A recent poll has discovered that 70% of companies that believe their organisation have been a victim of a spear phishing attack are unsure that such attacks are reported to IT and dealt with appropriately.
Spear phishing is the act of creating and sending a falsely created email to one person or several people at a particular company. The email usually appears to come from a person of authority – or someone who works at the same company.
The lack of proactive measures to deal with the attacks can cost companies financially through the loss of data and system downtime. Spear phishing is a growing issue where a targeted false email that appears to be legitimate is sent to individuals or a company in order to access data.
Interviewees were asked if their company has ever experienced a spear phishing attack and if said attack had been reported to their IT department for treatment. Only 32% of those who responded believed their organisation had been exposed to a spear phishing attack but of those 70% were unsure whether the incident had been reported to their IT department to deal with.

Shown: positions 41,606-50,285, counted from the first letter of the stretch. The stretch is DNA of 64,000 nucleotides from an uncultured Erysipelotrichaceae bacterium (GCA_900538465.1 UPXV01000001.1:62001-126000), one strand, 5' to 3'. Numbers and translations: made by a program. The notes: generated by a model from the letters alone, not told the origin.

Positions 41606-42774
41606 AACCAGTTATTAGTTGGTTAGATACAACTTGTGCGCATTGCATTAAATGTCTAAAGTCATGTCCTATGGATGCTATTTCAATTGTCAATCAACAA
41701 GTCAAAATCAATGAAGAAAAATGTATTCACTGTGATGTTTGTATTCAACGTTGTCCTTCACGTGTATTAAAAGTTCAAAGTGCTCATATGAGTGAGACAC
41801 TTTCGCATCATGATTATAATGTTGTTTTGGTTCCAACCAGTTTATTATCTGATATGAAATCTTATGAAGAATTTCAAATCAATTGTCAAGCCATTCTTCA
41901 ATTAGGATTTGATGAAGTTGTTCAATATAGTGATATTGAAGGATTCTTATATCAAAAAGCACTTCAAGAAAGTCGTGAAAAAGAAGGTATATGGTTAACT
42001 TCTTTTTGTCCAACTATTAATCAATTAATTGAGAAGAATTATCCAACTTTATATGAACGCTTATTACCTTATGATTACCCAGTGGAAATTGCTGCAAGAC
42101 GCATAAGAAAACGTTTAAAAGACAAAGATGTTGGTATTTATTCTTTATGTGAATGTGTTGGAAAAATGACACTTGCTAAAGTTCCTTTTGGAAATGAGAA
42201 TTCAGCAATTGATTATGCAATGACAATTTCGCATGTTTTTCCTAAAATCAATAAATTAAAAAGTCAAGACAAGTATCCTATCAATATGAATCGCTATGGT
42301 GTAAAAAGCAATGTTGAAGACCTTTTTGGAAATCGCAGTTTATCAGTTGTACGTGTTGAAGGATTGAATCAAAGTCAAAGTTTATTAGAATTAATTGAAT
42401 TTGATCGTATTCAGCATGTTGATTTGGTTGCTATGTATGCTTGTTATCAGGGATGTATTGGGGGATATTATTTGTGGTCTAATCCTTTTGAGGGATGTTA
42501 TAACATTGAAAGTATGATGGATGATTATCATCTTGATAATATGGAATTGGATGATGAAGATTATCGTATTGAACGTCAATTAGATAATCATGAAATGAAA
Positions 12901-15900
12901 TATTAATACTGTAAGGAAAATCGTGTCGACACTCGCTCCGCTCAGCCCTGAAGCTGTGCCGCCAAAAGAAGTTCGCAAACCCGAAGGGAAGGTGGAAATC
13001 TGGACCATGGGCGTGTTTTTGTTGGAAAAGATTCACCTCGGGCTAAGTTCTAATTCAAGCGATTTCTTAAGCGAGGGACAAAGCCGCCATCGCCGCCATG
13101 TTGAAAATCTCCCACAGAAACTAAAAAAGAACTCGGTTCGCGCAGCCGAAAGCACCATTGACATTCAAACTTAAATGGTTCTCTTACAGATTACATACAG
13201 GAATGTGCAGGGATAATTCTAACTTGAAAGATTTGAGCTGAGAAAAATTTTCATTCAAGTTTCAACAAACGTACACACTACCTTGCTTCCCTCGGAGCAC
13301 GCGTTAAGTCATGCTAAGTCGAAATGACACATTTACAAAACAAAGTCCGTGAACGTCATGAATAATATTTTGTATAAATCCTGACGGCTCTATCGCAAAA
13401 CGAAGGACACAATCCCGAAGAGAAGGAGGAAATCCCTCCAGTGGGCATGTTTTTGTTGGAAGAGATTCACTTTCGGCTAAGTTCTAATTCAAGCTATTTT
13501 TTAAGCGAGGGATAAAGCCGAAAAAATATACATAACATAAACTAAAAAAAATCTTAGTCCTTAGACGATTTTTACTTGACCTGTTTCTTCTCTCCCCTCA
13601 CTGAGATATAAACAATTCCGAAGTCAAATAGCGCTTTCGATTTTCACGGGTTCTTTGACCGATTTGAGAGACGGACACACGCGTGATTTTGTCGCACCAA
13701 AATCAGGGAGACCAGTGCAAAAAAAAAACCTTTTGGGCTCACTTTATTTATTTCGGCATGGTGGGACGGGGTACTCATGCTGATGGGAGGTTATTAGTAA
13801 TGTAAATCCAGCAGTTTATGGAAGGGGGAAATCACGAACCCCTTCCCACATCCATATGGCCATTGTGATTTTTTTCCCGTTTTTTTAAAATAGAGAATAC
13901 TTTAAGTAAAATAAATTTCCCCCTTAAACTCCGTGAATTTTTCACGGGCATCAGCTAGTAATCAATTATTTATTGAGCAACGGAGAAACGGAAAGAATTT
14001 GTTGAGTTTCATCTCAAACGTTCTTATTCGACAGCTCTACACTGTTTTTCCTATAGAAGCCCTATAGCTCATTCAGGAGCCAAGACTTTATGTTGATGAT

These findings highlight the importance of a company security policy and the importance of communicating this policy effectively so that all employees know how to deal with the myriad of security issues they are regularly faced with.
This includes what actions to take if they receive a suspicious and unsolicited email, what to do if they receive an email requesting information but the sender is not known to them, what internet activity can they reasonably pursue within company policy, if their role requires them to access a site that is blocked company wide how do they request access?
Most people are now aware of various prevalent banking phishing scams or similar, spear phishing is another advanced attempt at a breach of security that appears legitimate and should therefore be highlighted even more as it is a much more sophisticated form of phishing.
Educating employees around a range of security issues is an important step that many companies ignore. Yes, robust, powerful and updated security solutions are crucial but this doesn’t mean that companies can afford to ignore the ‘softer’ behavioural issues associated with security.
It only takes one employee to open the wrong email to give access to sensitive company data bring a whole company’s IT systems to a halt.